Configure elevated permissions in Dynatrace Managed
By default, the Dynatrace Managed cluster leverages
sudo to elevate permissions for certain maintenance operations, and you don't need to perform any additional actions when running the installation for the purpose of setting up users, permissions, and services. However, when
sudo is not available in your operating system, or when you're required to use an alternative command to elevate permissions, you must specify them during installation.
- In interactive mode, when you are asked about elevated permissions, pass a command prefix including a program such as
- In silent mode, you can specify this parameter via a customized installation
Note: In all command examples on this page, the following is assumed:
dynatrace(default) is a user that runs all Dynatrace OS services
- Dynatrace Managed is installed in
- The data directory is
If your configuration is different, adjust your actions accordingly.
When elevated permissions are required
An OS user who runs Dynatrace Managed services needs elevated permissions to perform the following tasks:
- Run installation or reconfiguration script
- Add or remove a cluster node
- Start, stop, restart, or check the status of services
For the complete list of commands that require elevated permissions, check
/opt/dtrun/dtrun.conf file. The
/opt/dtrun directory and all files inside are owned by root user for security reasons.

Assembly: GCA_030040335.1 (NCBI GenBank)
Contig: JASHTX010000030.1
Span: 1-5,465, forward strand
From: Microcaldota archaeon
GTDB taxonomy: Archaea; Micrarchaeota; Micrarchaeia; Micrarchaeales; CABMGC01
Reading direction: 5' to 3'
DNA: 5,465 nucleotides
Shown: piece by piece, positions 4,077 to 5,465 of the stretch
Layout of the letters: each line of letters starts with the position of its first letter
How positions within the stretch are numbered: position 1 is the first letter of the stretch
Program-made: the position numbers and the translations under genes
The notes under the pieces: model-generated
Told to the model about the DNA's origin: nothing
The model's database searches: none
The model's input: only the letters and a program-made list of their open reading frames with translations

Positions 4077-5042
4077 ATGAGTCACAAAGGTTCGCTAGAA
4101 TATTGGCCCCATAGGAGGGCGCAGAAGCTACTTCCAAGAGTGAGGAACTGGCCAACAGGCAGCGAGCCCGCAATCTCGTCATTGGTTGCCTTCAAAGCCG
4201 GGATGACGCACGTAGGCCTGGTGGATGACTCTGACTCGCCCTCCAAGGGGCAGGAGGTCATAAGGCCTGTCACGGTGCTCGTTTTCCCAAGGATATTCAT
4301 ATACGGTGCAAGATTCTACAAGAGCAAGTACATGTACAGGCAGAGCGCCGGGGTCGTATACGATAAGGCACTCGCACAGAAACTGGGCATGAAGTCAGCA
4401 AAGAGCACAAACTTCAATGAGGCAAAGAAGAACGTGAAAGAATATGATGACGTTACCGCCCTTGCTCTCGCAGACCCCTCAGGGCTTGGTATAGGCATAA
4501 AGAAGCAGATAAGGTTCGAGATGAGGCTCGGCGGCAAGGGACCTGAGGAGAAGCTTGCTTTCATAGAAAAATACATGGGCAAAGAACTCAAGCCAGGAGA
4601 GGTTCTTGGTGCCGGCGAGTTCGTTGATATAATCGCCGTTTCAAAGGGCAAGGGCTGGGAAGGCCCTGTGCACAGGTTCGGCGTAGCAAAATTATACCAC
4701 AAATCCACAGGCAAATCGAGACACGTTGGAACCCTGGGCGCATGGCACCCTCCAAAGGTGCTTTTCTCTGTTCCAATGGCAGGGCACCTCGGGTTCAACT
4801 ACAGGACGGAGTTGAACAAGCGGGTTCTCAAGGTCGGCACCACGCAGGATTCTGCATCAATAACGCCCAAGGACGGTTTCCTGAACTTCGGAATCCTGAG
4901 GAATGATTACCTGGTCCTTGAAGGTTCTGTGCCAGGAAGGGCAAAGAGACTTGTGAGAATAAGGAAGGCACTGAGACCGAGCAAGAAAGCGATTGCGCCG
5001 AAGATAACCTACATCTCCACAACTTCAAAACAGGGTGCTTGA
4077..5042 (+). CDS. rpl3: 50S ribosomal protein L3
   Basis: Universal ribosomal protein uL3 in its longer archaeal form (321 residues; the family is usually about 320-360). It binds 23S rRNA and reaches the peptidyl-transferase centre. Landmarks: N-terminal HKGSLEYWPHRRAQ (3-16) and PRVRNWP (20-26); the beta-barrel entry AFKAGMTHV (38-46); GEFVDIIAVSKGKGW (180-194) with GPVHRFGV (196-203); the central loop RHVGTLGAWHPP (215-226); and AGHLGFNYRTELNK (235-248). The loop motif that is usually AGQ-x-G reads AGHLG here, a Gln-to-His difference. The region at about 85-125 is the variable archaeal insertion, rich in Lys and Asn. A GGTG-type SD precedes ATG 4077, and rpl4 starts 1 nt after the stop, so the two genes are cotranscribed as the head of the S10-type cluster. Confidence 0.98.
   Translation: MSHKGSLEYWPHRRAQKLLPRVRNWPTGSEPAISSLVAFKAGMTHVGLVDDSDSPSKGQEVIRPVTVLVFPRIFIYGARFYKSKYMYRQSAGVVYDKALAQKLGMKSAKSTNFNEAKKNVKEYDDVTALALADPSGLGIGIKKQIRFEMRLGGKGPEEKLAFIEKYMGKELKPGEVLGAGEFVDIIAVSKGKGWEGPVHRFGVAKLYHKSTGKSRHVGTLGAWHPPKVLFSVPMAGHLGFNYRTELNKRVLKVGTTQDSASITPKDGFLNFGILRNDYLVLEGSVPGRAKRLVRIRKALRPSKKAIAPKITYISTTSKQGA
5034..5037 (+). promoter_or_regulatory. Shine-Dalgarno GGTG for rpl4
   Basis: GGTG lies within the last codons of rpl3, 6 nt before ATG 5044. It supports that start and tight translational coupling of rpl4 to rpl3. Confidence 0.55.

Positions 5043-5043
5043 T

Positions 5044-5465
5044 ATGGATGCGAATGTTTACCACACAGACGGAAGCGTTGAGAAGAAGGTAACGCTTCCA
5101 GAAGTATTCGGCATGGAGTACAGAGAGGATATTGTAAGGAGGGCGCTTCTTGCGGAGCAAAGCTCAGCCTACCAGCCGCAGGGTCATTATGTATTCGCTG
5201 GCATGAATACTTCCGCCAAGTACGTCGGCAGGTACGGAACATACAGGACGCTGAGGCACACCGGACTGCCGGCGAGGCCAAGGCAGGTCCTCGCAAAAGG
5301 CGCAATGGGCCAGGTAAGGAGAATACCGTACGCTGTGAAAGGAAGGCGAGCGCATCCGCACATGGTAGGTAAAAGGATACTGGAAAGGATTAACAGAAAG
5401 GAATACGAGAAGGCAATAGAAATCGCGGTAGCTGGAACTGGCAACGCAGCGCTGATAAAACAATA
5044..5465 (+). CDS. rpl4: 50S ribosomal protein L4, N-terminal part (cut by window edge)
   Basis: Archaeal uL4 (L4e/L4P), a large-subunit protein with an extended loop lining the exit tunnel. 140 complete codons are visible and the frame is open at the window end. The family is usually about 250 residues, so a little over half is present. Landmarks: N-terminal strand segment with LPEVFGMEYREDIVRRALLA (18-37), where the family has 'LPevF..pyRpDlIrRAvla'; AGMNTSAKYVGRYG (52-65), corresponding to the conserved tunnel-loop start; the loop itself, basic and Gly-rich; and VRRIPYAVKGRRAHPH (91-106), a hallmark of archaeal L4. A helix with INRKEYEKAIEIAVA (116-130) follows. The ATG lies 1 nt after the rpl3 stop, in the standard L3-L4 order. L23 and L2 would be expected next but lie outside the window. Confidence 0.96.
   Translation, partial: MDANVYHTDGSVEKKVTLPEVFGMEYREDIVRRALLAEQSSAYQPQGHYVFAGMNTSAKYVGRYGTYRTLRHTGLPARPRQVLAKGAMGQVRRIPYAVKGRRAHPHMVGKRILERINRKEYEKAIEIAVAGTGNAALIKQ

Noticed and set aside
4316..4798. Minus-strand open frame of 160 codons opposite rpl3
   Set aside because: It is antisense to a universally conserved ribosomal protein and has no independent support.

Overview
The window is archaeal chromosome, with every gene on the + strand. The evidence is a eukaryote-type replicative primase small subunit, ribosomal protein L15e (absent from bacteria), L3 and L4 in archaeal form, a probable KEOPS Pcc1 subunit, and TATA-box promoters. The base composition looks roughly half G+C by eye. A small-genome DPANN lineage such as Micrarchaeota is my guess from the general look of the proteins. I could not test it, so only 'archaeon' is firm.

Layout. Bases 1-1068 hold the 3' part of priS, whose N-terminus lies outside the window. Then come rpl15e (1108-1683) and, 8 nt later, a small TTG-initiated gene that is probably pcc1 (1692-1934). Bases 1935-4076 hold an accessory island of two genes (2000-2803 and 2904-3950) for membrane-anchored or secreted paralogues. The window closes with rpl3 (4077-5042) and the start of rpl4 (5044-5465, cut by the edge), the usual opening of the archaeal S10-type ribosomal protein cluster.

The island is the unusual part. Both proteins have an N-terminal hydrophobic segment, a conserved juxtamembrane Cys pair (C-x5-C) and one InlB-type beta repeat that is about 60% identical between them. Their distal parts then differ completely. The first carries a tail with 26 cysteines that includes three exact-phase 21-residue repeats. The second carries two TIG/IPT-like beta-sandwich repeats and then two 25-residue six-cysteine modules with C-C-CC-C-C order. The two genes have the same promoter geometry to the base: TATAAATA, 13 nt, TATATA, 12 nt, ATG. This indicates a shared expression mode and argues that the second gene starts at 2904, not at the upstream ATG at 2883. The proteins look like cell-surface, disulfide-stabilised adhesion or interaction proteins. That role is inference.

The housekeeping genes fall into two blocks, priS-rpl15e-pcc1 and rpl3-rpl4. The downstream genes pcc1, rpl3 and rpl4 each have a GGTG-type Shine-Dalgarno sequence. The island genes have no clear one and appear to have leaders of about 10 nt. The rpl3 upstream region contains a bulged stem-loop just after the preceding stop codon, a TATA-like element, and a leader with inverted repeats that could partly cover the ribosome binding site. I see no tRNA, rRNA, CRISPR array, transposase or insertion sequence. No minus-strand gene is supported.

Reconfigure dtrun sudo command
To simplify OS permission management, Dynatrace Managed uses a single script to run all commands that require elevated permissions. A script called dtrun is a wrapper for sudo or any other command you have to provide during installation. The location of
/opt/dtrun/dtrun, and all commands that
dtrun can execute are listed in
/opt/dtrun/dtrun.conf. Only the scripts and commands that are included in
/opt/dtrun/dtrun.conf can be run.
If a cluster needs to run a command as the root user (for example, to add iptables, restart a component, or run the upgrader), it will use the SUDO_COMMAND set during installation to try to gain elevated permissions.
You can also search for issues in the
/var/opt/dynatrace-managed/log/dtrun.log log file.
If you need to reconfigure an existing installation to use a
sudo alternative, you can run a reconfiguration script. For example, to change the sudo command to
pbrun, use this script to rerun the installer:
sudo /opt/dynatrace-managed/installer/reconfigure.sh --sudo-cmd "/usr/bin/pbrun \$CMD"
Misconfigured permissions may lead to various issues with, for example, Dynatrace Managed services or networking. If there is an issue with permissions, you will see installation log entries such as:
sudo: pam_open_session: System error sudo: policy plugin failed session initialization
Additionally, you will see issues in these logs:
/var/opt/dynatrace-managed/log/launch-logging.log(Services launcher script logs)
When troubleshooting issues with sudo or elevated permissions, the best approach is to run the entire configuration at once and compare. Under the root user, all of the commands below should generate output:
cat /etc/sudoers | grep -i include cat /etc/sudoers.d/dynatrace su - dynatrace -s /bin/bash -c 'sudo /opt/dtrun/dtrun iptables -L -n' cat /etc/sudoers | grep dynatrace cat /etc/passwd | grep dynatrace cat /etc/shadow | grep dynatrace chage -l dynatrace
chage command tells you if the password is about to expire (that can also cause issues with sudo access).
When you perform additional security checks to control what
dtrun is allowed to execute, you can find out easily if
sudo still works as expected by running the following command as a root user:
su - dynatrace -s /bin/bash -c 'sudo /opt/dtrun/dtrun service dynatrace-server status'
The following command is an example to verify permission elevation using a
su - dynatrace -s /bin/bash -c 'pbrun /opt/dtrun/dtrun service dynatrace-server status'